5.     Now for the art part of the lesson. I had students choose their plants based on color, texture, and height. We talked a bit about composition, how a still-life (essentially what we are doing here) looks best groups of odd numbers and at different heights. Instead of choosing plants that all have the same colors or textures, it’s aesthetically pleasing to have variety as long as they don’t clash.
6.     Next, you’ll add a thin layer of soil. Compare your plant heights’ to the jar in order to judge how high the soil line should be when completed. Depending on how many plants you want, we found it easiest to place the plant(s) in first and add the soil in around it, then put all the soil in, then dig a whole.
7.     When removing plants from their containers, straddle the base of the plant with your pointer finger and middle finger near the surface of the plant’s container (see photo below). Then flip the plant upside down and slowly remove the pot. You may need to tap it a few tips to get it loose. If the roots are clearly visible and were circled at the bottom of the pot, the plant was pot-bound. You may want to take a scissors and cut away some of the extra roots. Don’t worry, the plant will be fine!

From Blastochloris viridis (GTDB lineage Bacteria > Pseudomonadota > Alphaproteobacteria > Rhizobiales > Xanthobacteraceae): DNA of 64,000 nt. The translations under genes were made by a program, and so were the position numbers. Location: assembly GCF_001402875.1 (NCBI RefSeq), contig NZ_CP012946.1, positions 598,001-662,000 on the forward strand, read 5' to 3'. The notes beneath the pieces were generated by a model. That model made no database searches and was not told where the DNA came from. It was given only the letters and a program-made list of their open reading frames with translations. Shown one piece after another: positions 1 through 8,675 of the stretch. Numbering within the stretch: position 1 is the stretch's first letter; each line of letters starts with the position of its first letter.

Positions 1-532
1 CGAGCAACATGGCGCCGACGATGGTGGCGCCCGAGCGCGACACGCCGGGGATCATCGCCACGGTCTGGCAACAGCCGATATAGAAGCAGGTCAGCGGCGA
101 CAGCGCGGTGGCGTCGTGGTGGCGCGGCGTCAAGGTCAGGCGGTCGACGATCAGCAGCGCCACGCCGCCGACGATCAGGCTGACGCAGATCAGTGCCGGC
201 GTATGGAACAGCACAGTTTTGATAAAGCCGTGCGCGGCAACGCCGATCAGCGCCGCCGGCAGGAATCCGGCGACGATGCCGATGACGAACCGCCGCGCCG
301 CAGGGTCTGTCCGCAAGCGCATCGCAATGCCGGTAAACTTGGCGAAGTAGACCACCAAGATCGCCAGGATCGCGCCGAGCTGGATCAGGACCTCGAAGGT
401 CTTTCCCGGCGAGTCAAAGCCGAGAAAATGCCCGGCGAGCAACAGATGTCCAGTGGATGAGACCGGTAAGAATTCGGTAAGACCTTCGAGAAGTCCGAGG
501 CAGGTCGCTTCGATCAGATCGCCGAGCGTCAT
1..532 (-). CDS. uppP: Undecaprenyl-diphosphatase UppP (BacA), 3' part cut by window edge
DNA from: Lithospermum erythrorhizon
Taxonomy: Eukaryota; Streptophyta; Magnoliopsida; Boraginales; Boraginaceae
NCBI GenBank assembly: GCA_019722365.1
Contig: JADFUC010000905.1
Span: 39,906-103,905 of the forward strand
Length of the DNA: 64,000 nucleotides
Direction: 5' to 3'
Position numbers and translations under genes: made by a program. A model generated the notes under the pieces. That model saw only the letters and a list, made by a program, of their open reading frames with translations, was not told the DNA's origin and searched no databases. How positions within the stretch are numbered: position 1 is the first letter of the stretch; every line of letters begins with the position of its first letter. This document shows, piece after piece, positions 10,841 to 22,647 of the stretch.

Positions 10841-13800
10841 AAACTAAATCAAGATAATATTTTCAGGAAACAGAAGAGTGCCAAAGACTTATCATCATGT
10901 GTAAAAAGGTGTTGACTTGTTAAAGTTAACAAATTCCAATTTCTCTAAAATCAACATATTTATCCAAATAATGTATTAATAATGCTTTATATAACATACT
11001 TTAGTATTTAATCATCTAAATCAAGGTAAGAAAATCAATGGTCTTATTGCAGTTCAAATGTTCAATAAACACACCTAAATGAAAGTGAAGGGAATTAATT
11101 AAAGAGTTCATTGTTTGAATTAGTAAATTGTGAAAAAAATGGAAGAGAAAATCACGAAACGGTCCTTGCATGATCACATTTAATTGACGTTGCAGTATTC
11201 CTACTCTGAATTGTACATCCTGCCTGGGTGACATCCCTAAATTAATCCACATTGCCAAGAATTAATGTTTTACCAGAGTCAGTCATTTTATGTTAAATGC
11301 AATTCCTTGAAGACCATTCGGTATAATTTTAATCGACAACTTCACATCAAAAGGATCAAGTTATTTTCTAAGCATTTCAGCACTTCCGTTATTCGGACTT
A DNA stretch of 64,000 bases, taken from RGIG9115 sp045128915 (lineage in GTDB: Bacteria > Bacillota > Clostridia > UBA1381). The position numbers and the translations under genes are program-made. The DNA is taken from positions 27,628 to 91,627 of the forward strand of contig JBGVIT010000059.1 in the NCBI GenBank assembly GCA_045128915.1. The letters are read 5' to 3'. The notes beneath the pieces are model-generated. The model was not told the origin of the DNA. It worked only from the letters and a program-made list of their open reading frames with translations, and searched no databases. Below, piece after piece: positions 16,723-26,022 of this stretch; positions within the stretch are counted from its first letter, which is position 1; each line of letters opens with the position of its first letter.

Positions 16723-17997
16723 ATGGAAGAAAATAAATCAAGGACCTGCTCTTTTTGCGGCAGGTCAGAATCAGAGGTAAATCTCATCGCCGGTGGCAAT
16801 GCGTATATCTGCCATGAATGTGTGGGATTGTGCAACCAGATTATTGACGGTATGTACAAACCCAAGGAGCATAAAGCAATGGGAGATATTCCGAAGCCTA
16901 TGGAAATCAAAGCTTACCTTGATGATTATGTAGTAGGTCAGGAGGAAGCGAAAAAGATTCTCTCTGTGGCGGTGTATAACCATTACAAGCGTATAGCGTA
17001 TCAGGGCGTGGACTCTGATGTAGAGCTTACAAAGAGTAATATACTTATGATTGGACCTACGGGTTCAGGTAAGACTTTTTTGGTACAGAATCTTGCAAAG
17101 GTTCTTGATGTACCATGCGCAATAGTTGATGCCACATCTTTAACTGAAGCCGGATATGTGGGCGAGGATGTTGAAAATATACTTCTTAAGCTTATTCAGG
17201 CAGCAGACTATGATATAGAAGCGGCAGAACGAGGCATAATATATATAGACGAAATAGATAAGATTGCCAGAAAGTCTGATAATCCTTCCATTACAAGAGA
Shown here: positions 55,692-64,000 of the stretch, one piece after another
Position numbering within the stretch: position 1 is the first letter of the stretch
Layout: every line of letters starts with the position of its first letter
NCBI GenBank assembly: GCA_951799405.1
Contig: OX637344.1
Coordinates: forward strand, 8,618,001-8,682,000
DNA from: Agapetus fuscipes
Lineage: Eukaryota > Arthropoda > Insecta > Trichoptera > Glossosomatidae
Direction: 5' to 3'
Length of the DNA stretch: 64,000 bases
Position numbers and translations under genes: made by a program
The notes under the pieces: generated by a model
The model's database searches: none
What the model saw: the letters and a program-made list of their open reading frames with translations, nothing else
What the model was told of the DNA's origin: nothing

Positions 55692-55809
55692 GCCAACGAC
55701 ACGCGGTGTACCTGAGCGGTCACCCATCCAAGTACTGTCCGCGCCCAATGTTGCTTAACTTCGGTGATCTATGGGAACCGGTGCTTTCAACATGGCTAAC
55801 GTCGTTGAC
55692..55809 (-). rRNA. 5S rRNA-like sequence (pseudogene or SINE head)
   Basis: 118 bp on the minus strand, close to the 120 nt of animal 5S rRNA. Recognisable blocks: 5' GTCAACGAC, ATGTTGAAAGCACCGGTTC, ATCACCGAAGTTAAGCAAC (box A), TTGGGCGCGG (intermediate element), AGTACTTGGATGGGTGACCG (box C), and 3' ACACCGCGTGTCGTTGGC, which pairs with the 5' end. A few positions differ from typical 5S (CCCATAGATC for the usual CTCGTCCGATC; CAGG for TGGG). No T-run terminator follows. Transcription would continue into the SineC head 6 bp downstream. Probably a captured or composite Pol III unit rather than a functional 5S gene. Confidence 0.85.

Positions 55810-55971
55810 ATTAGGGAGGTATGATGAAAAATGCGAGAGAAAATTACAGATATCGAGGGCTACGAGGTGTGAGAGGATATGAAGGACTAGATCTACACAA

Teaching students how to handle small plants: STEMmom.org

8.     Now you’re ready to put the plant into the glass terrarium. Its ok to handle the plants by their foliage, as long as you’re grasping most of the leaves, and not stressing the plant by lifting it by a single leaf/leaflet. Drop your plants into the terrarium and turn them so the nicest side faces out.
9.     Now, use your terrarium tools to fill in soil between the plants. Tamp the soil as you go. Some of my students made their tool to have a spoon on one end, and the tamper on the other. Very efficient!
10. Once the plants are tucked in and the soil is level, you may need to clean the leaves a bit. Use a small, clean, dry paintbrush to remove any soil that may have landed on the leaves of our plants. Be sure to do this BEFORE you add water or you’ll have a muddy mess on your hands.
11. If you want, you can now add in your decorations. Remember, less is more, and natural elements look better then artificial elements.

Tamping down soil in terrarium using cool tools: STEMmom.org

12. Last, spray water into your terrarium being sure to saturate the soil; however, you don’t want it to be so wet that there is standing water on the surface. It’s a good idea to spray the leave a bit as well. Its importance to place the lid on securely, yet loosely, to allow some air to get in. And you’re done!

Caring for Your Terrarium